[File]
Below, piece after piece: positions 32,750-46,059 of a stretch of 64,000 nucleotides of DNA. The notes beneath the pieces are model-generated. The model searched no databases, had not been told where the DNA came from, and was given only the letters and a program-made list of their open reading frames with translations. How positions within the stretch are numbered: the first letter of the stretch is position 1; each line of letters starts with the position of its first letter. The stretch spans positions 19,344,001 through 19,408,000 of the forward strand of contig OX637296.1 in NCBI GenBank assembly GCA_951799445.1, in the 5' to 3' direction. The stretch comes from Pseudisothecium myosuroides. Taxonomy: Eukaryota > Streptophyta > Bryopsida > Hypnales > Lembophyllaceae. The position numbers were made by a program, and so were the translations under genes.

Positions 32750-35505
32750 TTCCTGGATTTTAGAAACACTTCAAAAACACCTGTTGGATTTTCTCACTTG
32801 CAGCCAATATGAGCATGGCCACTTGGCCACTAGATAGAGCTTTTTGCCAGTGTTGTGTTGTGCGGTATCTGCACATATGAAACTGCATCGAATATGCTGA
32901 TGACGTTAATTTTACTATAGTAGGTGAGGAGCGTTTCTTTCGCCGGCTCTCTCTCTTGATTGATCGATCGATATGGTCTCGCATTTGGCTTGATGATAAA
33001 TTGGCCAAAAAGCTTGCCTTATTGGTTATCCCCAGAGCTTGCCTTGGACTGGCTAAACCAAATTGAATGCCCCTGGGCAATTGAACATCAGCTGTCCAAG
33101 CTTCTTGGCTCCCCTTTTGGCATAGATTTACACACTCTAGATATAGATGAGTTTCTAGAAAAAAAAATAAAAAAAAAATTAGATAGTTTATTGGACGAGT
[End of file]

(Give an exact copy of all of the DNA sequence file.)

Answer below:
Below, piece after piece: positions 32,750-46,059 of a stretch of 64,000 nucleotides of DNA. The notes beneath the pieces are model-generated. The model searched no databases, had not been told where the DNA came from, and was given only the letters and a program-made list of their open reading frames with translations. How positions within the stretch are numbered: the first letter of the stretch is position 1; each line of letters starts with the position of its first letter. The stretch spans positions 19,344,001 through 19,408,000 of the forward strand of contig OX637296.1 in NCBI GenBank assembly GCA_951799445.1, in the 5' to 3' direction. The stretch comes from Pseudisothecium myosuroides. Taxonomy: Eukaryota > Streptophyta > Bryopsida > Hypnales > Lembophyllaceae. The position numbers were made by a program, and so were the translations under genes.

Positions 32750-35505
32750 TTCCTGGATTTTAGAAACACTTCAAAAACACCTGTTGGATTTTCTCACTTG
32801 CAGCCAATATGAGCATGGCCACTTGGCCACTAGATAGAGCTTTTTGCCAGTGTTGTGTTGTGCGGTATCTGCACATATGAAACTGCATCGAATATGCTGA
32901 TGACGTTAATTTTACTATAGTAGGTGAGGAGCGTTTCTTTCGCCGGCTCTCTCTCTTGATTGATCGATCGATATGGTCTCGCATTTGGCTTGATGATAAA
33001 TTGGCCAAAAAGCTTGCCTTATTGGTTATCCCCAGAGCTTGCCTTGGACTGGCTAAACCAAATTGAATGCCCCTGGGCAATTGAACATCAGCTGTCCAAG
33101 CTTCTTGGCTCCCCTTTTGGCATAGATTTACACACTCTAGATATAGATGAGTTTCTAGAAAAAAAAATAAAAAAAAAATTAGATAGTTTATTGGACGAGT